Working abroad: the new tourism

After graduating from college, I discovered just working with people can make you learn too. There are heroines and villains, colleagues and co-workers, cultural and communication barriers, established hierarchies and subliminal politics. Some can be so jaded and slanderous; their work banter is more funny than informative or serious.

I found that short to long term work assignments in large foreign enterprises makes for a leaps and bounds better experience abroad than normal tourist type activities. Being a pure tourist is the double edged sword I hate. Schlepping all the way across the Atlantic, making two connecting flights, a one hour train ride, a 20 min ferry boat ride, all to find hundreds of Americans in a place viewing the same fjords you saw on tv during that Rick Steve’s marathon that one time when you decided not to go with your sister to church.

Guided tours used to be the only way to see new places and experience new things. Artifically designed by the local tourism board for tourists, often using scare tactics (the same way George Bush talked the whole country into going into war) to keep people on the well worth path. But here’s where working with people in multi-national corporations can help bridge that gap. Embedding yourself (or working for a company that does it for you. i.e. Consultant) can make you that neutral Switzerland whore who can come in, make a few cheeky jokes and integrate with the locals.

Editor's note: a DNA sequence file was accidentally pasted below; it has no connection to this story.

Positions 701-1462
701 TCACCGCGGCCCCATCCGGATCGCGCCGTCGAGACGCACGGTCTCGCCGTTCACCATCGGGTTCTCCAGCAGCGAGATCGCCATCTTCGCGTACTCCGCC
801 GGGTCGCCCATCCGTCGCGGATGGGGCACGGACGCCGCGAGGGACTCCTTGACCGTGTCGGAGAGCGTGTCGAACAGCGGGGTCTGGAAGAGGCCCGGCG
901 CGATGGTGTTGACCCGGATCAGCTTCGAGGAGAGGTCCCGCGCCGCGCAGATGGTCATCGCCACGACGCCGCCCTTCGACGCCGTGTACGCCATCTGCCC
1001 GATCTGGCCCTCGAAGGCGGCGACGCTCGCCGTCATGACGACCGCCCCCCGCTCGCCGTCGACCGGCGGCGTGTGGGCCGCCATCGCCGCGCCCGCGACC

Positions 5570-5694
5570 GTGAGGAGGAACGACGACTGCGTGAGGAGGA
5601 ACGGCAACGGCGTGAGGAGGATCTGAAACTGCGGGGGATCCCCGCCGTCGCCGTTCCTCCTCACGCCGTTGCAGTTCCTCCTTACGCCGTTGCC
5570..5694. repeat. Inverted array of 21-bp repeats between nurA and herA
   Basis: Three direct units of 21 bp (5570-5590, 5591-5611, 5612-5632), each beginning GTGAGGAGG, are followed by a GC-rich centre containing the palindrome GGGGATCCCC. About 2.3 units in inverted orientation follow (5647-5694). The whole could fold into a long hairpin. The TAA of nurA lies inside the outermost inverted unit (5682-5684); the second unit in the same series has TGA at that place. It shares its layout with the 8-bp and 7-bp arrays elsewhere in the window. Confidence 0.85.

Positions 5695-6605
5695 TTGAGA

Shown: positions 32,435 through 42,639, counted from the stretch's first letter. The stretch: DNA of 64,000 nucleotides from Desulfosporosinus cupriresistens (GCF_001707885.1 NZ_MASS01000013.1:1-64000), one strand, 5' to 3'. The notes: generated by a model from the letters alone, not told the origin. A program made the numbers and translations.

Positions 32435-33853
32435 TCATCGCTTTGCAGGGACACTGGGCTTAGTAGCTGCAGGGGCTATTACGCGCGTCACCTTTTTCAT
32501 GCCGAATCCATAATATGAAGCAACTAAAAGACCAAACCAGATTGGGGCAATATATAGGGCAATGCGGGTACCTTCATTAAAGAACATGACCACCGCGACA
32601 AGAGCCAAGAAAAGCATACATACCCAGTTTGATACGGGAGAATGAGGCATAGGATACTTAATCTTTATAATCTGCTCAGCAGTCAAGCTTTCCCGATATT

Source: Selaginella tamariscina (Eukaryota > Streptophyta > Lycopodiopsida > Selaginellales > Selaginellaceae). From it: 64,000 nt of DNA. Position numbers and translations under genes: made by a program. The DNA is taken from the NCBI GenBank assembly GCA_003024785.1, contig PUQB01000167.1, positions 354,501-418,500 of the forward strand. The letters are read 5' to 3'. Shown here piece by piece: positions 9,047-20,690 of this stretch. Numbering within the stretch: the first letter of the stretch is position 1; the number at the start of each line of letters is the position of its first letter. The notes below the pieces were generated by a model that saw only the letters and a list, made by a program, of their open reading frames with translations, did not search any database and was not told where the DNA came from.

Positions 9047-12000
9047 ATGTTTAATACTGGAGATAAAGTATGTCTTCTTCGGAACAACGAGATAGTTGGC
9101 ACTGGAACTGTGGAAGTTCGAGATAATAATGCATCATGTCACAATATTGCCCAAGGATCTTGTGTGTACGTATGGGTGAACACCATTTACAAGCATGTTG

You learn more about the culture, you find out where the locals go and what their world view is. People will relate their view of past events filtered through their personal history, which gives you a slanted, jaded view without having to endure any artificial tourist traps.

They haven’t expanded the 7 wonders of the world (yet), people always visit the same places that others recommend and what you get is a bunch of Americans in these popular destinations. You might as well have gone to the Paris Casino in Las Vegas instead of the Eiffel Tower. Obviously this is a stereotype, but it’s one that has passed through my filter and I feel like sharing, because I think working in these distant places can avoid this issue and actually allow you to learn something new. Heavy Metal, Goth, Acid Rock, Acid Punk, Death Metal, Grunge Metal, Grunge Rock, and Indie Metal are all very different types of music of which I was completely ignorant– until I found myself assigned to a project for a large company in Sweden, embedded in a group of passionate Swedes.

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